Texting and driving rules coming into effect

Drivers in Victoria will pay to bear in mind the new rules coming into play this month and may want to put their phones down when in the driver's seat.

The temptation to send a text while driving can be too strong for some to resist and from November 25, those people will face a $433 fine and lose four demerit points, which is one third of the threshold required to lose your licence.

Calling, texting or looking at a mobile phone when you're in the driver's seat is dangerous and can kill. It is not safe to take your eyes off the road, even for a second or two.

The new rules coming in will be targeted at younger drivers and those on their red and green P-plates will face a total cellphone ban.

Minister for Roads Terry Mulder said the ban aims to prevent young people from picking up the habit, as well as encouraging those who do it now, to stop.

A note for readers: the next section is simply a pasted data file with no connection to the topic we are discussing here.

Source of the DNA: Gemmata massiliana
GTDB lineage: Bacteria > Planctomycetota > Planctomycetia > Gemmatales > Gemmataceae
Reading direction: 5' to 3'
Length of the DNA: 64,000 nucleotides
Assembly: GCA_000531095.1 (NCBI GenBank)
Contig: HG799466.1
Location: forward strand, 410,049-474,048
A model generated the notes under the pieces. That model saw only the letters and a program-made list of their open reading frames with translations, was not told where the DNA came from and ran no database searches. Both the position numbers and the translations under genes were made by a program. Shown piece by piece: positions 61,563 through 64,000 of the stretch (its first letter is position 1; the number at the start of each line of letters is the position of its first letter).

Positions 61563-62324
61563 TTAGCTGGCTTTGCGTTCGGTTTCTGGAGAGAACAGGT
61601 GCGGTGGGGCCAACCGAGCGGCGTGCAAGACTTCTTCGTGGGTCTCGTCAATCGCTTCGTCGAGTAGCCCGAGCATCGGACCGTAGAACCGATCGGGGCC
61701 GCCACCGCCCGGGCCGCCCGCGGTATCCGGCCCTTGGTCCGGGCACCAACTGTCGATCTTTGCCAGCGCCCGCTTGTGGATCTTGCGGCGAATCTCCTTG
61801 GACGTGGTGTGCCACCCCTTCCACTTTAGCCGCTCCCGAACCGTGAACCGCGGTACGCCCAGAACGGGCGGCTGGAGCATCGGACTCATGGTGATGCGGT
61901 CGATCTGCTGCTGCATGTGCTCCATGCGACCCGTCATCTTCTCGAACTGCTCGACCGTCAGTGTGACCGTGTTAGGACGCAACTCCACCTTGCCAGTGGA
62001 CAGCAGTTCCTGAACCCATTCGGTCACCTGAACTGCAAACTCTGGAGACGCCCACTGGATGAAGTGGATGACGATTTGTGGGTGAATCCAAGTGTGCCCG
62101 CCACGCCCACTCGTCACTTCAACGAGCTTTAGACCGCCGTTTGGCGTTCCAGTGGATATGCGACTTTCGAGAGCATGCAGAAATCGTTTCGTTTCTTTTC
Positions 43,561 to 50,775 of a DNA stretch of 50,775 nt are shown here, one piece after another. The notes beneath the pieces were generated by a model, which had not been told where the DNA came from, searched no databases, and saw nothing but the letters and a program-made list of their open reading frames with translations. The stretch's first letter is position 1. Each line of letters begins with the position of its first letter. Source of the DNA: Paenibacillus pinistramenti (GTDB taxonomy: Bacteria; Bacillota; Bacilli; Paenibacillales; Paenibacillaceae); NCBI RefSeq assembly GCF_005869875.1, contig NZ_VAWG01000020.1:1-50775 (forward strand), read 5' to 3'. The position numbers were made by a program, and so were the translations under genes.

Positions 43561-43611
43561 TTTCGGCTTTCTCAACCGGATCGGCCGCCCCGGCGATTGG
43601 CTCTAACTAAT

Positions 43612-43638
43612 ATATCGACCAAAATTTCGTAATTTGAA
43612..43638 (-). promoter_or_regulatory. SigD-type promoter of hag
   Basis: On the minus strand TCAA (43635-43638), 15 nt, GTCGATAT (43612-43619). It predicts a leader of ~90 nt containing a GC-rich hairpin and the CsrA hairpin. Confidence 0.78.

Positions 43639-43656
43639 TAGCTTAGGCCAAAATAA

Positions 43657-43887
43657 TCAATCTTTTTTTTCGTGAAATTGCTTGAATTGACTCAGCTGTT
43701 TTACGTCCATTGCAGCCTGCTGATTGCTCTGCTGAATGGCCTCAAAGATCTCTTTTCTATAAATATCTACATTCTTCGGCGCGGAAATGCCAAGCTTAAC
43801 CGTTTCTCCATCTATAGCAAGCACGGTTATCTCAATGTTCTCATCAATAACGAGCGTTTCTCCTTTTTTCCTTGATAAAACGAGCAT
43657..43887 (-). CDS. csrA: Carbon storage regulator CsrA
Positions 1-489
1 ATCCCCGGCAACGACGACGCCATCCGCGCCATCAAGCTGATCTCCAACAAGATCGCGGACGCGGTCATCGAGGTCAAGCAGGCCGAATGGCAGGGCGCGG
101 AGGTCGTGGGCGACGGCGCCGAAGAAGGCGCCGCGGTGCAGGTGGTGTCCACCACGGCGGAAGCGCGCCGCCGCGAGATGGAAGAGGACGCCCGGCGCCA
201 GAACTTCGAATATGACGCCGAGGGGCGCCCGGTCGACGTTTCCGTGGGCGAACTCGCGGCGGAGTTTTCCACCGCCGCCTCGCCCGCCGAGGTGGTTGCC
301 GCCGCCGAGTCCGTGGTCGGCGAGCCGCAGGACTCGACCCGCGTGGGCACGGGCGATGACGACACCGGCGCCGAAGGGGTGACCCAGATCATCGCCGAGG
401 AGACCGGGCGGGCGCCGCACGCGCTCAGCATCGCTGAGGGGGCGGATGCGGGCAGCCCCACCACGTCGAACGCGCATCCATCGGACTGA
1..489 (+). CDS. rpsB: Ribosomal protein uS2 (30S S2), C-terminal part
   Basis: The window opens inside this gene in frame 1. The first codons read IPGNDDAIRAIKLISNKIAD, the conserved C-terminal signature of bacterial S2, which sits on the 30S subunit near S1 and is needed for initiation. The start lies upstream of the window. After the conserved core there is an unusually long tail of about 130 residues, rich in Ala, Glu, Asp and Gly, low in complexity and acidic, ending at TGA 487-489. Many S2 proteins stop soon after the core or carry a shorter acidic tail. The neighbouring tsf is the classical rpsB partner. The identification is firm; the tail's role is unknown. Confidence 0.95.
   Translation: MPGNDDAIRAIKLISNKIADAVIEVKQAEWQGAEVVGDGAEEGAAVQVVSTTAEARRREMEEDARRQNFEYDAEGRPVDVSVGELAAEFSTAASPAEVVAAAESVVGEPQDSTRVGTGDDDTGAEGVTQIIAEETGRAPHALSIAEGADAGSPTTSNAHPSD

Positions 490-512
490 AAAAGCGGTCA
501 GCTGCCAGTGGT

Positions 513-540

"We want to see using mobiles while driving become as unacceptable as drink driving now is," he said.

If you are an Australian fleet manager, now could be the perfect time to ensure your employees are aware of this rule, and the dangers of distracted driving.

Driver distraction has been cited as the cause of roughly 32 per cent of all accidents,  according to the Western Australian Office of Road Safety.

Between 15 to 20 per cent of those crashes involved people looking at technology.

Mobile phone use has been linked to driver impairment, and can result in longer reaction times and cause people to miss traffic signals or squeeze into gaps that are too small.

Multitasking like this can make you more stressed out and cause poor decision making, and drivers may not have a good awareness of what is happening on the road.

To encourage driver safety as part of good fleet management, make sure drivers are aware of the risks associated with mobile phone use in the driver's seat.